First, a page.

Do I have an age discrimination issue?

UPDATED: Sep 30, 2022

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Do I have an age discrimination issue?

I feel that I have been forced to take a demotion even after doing everything
that was required during a Performance improvement Plan. I documented all the
work I did to meet the requirements and supposedly there was a customer complaint
and I was expected to have no complaints. I am 64 years old and have been with
my employer for 18 years. I have a new superior and he expects perfection, yet
since someone else is doing my old job I have seen more mistakes than ever.

Asked on June 6, 2016 under Employment Labor Law, Wisconsin


SJZ, Member, New York Bar / FreeAdvice Contributing Attorney

Answered 6 years ago | Contributor

If you are correct and you met all requirements of the performance improvement plan and if you have been replaced by someone under 40 who is not performing to your standard, then you may have suffered illegal age-related employment discrimation: the law prohibits terminating an employee or otherwise treating him/her worse (e.g. demotion) than others because he/she is over 40.
However, your question does raise concerns. First, if you were on an improvement plan, that probably means there were some performance or customer interaction issues. Second, there was apparently a customer complaint. Being over 40 doesn't mean that you can't be disciplined in some ways--just that you can't be demoted or fired because you are over 40. You can be demoted or terminated for other reasons, and those include customer complaints. So if there were customer complaints, especially while you were on an improvement plan, that could justify demotion.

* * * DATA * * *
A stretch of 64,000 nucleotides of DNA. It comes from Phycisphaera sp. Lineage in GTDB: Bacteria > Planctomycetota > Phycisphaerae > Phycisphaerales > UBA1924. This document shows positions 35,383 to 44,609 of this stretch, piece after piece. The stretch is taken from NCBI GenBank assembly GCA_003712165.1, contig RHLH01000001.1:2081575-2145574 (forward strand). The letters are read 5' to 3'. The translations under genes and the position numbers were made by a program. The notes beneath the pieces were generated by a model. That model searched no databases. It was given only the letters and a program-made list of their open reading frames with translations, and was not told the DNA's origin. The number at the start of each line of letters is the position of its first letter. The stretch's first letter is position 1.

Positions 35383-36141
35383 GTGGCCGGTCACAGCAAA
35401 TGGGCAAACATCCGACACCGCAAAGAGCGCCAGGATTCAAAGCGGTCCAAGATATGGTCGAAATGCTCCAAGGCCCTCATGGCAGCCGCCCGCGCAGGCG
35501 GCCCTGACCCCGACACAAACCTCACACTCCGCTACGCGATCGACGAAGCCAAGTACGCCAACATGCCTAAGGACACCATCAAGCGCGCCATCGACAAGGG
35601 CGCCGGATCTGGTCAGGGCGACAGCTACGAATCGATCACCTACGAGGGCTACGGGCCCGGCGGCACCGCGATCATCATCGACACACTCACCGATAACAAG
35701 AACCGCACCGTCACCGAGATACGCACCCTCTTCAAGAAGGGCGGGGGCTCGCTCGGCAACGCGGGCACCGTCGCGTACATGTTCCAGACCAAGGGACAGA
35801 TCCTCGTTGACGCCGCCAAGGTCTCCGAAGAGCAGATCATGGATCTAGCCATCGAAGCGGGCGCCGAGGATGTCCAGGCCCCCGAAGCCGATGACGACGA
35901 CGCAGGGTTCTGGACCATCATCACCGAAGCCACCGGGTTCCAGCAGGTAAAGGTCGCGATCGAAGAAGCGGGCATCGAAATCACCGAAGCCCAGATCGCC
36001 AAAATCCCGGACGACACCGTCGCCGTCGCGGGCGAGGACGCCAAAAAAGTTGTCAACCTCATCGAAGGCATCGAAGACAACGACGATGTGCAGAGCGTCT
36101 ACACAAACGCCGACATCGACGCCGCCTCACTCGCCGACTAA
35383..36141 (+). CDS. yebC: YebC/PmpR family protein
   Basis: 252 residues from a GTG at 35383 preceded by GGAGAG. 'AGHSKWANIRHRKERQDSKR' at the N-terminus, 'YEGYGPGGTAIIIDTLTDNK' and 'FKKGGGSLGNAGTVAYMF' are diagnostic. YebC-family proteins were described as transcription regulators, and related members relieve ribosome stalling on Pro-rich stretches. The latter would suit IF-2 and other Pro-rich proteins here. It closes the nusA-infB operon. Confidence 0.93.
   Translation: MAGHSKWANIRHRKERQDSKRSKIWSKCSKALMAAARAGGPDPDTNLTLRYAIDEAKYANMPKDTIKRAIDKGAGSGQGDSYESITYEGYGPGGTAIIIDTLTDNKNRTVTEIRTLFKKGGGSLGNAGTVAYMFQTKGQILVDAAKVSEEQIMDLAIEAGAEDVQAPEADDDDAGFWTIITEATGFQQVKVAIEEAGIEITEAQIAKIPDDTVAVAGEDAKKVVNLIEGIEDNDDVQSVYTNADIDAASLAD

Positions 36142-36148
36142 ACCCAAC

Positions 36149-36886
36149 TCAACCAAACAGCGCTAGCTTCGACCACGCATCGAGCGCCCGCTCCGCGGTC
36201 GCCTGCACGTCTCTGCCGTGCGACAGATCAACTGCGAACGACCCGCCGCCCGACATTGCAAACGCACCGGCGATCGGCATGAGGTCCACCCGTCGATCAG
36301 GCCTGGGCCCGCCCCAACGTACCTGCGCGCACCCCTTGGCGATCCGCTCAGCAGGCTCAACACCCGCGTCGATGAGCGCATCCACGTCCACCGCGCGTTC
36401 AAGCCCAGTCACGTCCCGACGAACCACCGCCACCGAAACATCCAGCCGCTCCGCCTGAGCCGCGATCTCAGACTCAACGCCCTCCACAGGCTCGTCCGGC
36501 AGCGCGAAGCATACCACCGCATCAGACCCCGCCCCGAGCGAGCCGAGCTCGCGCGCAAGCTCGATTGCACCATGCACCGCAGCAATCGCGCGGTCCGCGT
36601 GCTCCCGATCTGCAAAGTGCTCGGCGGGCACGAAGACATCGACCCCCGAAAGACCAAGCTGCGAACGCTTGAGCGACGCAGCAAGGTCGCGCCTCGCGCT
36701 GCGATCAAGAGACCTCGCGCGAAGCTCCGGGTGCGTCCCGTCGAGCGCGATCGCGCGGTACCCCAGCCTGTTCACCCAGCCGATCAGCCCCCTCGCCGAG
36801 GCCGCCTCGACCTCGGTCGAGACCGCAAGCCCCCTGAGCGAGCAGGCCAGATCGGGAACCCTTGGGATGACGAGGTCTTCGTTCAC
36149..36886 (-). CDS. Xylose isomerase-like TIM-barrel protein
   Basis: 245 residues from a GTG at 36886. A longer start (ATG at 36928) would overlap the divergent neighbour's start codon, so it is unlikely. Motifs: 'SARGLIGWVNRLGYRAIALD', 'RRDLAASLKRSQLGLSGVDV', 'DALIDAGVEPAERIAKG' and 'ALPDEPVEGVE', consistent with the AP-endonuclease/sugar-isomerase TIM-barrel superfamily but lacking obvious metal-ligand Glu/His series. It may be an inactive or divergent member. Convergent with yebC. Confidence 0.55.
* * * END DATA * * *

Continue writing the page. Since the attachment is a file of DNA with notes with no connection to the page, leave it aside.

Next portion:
A good way to proceed is to speak to the federal EEOC or your state's equal/civil rights agency and tell them what has happened. These agencies investigate employment complaints they deem credible. If they feel there is something to your complaint, they may look into it for you. If they do but after investigation find that there's not sufficient evidence of discrimination, that suggests that the demotion may be proper.

IMPORTANT NOTICE: The Answer(s) provided above are for general information only. The attorney providing the answer was not serving as the attorney for the person submitting the question or in any attorney-client relationship with such person. Laws may vary from state to state, and sometimes change. Tiny variations in the facts, or a fact not set forth in a question, often can change a legal outcome or an attorney's conclusion. Although has verified the attorney was admitted to practice law in at least one jurisdiction, he or she may not be authorized to practice law in the jurisdiction referred to in the question, nor is he or she necessarily experienced in the area of the law involved. Unlike the information in the Answer(s) above, upon which you should NOT rely, for personal advice you can rely upon we suggest you retain an attorney to represent you.

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